Description of the payload
A project to develope a balloon system capable of providing scientific measurements for 100-day missions with floating altitude close to 35km transporting payloads of near 1.5 tons.
It is a super-pressure balloon made of a composite fabric (polyester + polyethylene film and fabric) that is filled with Helium and hermetically sealed. Meridional tendons provide additional rigidity to the envelope. The pressure inside the envelop is maintained above the ambient pressure at all times to keep the balloon afloat at a constant altitude. During daytime the internal pressure increases due to solar heating but the volume remains constant due to the rigidity of the envelope. At night the pressure drops due to infrared radiative cooling to space, but as long as the internal pressure remains above the ambient pressure, the balloon stays at the same altitude.
On the future, transported by stratospheric winds around the globe at 30m/s the ULDB would be make a full circunnavegation to Earth in about 2 weeks.
Details of the balloon flight and scientific outcome
Launch site: Scientific Flight Balloon Facility, New Mexico, US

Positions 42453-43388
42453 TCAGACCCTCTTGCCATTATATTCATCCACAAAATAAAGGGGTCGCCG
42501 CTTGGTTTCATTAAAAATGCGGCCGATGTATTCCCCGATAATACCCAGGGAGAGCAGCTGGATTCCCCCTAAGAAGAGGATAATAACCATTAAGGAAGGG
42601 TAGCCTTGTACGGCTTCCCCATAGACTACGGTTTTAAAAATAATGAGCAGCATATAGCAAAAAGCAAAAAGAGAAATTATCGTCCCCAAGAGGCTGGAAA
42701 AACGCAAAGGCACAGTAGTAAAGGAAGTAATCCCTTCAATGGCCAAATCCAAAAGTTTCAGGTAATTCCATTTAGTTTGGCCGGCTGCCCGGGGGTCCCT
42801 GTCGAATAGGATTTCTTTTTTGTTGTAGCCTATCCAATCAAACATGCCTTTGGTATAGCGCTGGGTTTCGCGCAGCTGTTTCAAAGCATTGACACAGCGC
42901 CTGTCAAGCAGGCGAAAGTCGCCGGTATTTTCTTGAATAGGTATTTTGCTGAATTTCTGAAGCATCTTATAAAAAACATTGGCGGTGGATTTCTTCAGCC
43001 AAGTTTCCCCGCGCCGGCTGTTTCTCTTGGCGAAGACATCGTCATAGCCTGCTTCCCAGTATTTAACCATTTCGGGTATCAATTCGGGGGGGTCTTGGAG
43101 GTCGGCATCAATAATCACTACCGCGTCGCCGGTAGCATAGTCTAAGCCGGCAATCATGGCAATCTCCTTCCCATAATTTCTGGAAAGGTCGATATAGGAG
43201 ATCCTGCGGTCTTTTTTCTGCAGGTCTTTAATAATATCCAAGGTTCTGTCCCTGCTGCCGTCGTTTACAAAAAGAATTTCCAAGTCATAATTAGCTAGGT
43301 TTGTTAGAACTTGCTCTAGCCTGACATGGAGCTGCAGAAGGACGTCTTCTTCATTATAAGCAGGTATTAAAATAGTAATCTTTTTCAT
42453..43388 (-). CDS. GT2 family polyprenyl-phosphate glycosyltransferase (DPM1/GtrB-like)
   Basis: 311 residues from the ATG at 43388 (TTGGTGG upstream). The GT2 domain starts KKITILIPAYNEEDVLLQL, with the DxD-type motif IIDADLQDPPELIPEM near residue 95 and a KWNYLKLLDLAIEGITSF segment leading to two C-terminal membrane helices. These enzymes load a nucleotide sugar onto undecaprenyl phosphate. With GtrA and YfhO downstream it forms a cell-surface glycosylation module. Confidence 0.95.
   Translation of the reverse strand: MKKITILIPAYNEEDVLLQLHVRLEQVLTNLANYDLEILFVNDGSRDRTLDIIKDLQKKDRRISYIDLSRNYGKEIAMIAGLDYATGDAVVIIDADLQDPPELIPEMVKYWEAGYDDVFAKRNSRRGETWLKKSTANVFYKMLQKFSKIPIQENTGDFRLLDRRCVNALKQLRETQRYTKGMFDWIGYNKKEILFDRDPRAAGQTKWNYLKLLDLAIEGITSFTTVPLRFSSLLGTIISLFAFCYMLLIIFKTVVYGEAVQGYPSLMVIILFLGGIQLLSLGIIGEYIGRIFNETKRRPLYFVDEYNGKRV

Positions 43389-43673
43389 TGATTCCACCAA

Balloon launched by: National Scientific Balloon Facility (NSBF)
Balloon manufacturer/size/composition: Zero Pressure Balloon 60.000 m3 - 6611-2.118-.6/.25/.25-N
Balloon serial number: R2.12-3.0U-01
Flight identification number: 474NT
The balloon was launched at 14:50 utc on October 23th, 1999 by dynamic method assisted by a launch vehicle and using a auxiliary balloon to help to deploy the Ultra Long Duration Balloon material.
Balloon launch and ascent were nominal but the balloon failed at 26.3 km.
This was the first flight of the 60.000 m3 balloon built with fabric/film material. The goals of the test were to evaluate the balloon itself and to evaluate launch techniques developed for the ULDB.
From these general goals, the flight was classified as a success. The balloon was inflated and launched successfully and much valuable information was gained from the flight. As the balloon was being inflated, one of the tendons could be seen peeling away from the balloon shell in the sub pressure area of the launch bubble.
After a successful launch, the on board cameras were used to find that the tendon had continued to peel away from the balloon shell. As the balloon began to pressurize, the tendon was displaced to a position on top of an adjacent tendon. The continued pressurization of the balloon caused the displaced tendon to roll across the surface of the balloon and carry adjacent tendons with it.
The pressure inside the balloon gradually decreased until the balloon gets fully inflated. The balloon stoped its ascent at 26.3 km and the balloon gas, recovering from the adiabatic expansion, continued to pressurize the balloon until the shell failed after a sudden displacement of nearly twenty tendons.
External references and bibliographical sources